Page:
Skyline School

Dublin Core


Skyline School


Jackson County, Skyline, New Deal


Skyline Farms was an effort to build a “new world” in rural America. It would be a world in which tenant farmers, hit hard by the Depression, would become self-sufficient landowners and live in an idyllic village. The program was started by the Federal Emergency Relief Administration in 1934 and operated later by the Resettlement Administration and the Farm Security Administration. Skyline Farms, carved out of the mountain wilderness, was one of some forty “farm communities” established during the Franklin Roosevelt Presidency.

The federal government acquired some 18,000 acres of land for Skyline Farms, initially called “Cumberland Mountain Farms”. The program was intended for out-of-work tenant farmers and participants were carefully screened in regard to character and work records. Families were to have a new start in life by acquiring a home and eventually their own 40-acre farm. The program also provided work for the unemployed in the area through construction of roads and buildings. Additionally, the government built a small factory at Skyline, and then leased the facility to a private company.

As with other farm community programs, Skyline Farms was controversial. Detractors labeled such programs as socialistic and compared them to communes, even though the government was trying to transform the participants into independent entrepreneurs. The programs were charged with waste and mismanagement and despite the good intentions of the project; few of the selected families were able to acquire their units. Most families could never make the one-fourth down payment and finally, under pressure from Congress, the Farm Security Administration ended its farm community programs and units at Skyline were sold to private buyers. Sadly, Skyline Farms families who could not make their down payment were forced to leave their homes.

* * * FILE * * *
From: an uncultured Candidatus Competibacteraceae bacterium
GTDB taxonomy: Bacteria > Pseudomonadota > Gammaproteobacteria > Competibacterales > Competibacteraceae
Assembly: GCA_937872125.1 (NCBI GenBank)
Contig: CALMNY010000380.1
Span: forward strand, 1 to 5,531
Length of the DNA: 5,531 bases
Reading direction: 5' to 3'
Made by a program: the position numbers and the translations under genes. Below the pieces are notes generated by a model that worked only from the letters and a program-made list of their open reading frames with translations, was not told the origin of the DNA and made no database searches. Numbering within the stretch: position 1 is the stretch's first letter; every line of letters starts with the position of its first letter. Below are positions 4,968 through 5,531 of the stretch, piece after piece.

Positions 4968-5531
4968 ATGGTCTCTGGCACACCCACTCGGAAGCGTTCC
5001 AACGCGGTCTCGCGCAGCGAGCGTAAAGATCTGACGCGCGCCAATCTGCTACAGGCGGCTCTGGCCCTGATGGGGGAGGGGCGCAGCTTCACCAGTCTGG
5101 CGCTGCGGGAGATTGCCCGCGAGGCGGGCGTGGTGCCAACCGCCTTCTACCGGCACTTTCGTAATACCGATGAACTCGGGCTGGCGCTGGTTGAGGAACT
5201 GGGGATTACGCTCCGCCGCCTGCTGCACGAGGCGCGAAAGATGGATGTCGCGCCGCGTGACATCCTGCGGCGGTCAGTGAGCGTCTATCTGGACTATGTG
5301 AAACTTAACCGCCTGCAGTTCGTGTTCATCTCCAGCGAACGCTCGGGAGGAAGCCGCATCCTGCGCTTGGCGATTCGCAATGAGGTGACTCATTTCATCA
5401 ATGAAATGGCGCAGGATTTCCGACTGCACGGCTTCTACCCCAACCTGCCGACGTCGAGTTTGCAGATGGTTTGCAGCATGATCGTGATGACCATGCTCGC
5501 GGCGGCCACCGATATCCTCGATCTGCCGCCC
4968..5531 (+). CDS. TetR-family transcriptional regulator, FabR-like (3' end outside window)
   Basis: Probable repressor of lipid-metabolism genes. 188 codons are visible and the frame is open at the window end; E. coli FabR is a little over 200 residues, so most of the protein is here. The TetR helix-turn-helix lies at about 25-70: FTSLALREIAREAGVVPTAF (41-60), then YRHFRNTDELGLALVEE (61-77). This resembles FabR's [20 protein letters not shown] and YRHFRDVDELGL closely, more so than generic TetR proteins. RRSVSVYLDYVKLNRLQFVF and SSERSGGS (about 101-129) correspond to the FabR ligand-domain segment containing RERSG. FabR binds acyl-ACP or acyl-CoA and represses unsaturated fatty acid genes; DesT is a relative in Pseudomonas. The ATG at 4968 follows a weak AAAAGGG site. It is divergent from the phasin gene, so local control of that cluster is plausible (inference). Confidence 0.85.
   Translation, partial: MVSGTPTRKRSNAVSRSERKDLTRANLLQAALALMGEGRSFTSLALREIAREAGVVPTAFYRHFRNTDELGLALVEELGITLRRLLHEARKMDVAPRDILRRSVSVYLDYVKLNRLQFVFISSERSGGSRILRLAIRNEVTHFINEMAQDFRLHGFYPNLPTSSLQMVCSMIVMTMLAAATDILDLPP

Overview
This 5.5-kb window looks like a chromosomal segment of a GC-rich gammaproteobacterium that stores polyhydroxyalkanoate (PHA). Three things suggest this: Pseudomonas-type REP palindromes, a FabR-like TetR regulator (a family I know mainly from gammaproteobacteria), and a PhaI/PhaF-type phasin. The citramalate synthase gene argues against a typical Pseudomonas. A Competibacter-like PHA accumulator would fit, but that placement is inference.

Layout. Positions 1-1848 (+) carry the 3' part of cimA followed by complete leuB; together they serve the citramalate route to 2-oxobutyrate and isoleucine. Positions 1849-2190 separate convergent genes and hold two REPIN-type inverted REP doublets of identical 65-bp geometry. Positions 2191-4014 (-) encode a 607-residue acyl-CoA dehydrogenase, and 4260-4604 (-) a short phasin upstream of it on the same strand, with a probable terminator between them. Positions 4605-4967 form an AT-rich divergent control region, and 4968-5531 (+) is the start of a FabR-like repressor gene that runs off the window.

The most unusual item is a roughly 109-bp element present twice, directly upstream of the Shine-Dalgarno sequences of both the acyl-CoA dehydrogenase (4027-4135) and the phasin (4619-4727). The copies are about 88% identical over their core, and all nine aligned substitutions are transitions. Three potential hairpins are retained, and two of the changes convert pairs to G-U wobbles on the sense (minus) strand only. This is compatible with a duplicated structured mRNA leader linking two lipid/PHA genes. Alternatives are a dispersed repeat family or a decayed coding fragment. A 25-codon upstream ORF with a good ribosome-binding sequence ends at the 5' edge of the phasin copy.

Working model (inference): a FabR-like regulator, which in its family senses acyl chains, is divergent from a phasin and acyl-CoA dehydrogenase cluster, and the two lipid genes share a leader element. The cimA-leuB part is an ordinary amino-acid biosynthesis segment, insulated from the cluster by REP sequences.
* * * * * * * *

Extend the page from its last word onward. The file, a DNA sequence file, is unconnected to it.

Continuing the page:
Skyline Farms did have its benefits. It carried many families through the worst part of the Depression and people received adequate health care, food, clothing, and housing during very hard times. Many participants learned skills at Skyline Farms that permitted them to find work as painters, stonemasons, or carpenters after they left the project. And the children of the project obtained educations that would last a lifetime. (from the Alabama Historical Association historical marker, compiled from research by Dr. David Campbell)


Blake Wilhelm



Northeast Alabama Community College Archives and Special Collections




Photograph by Jimmy Emerson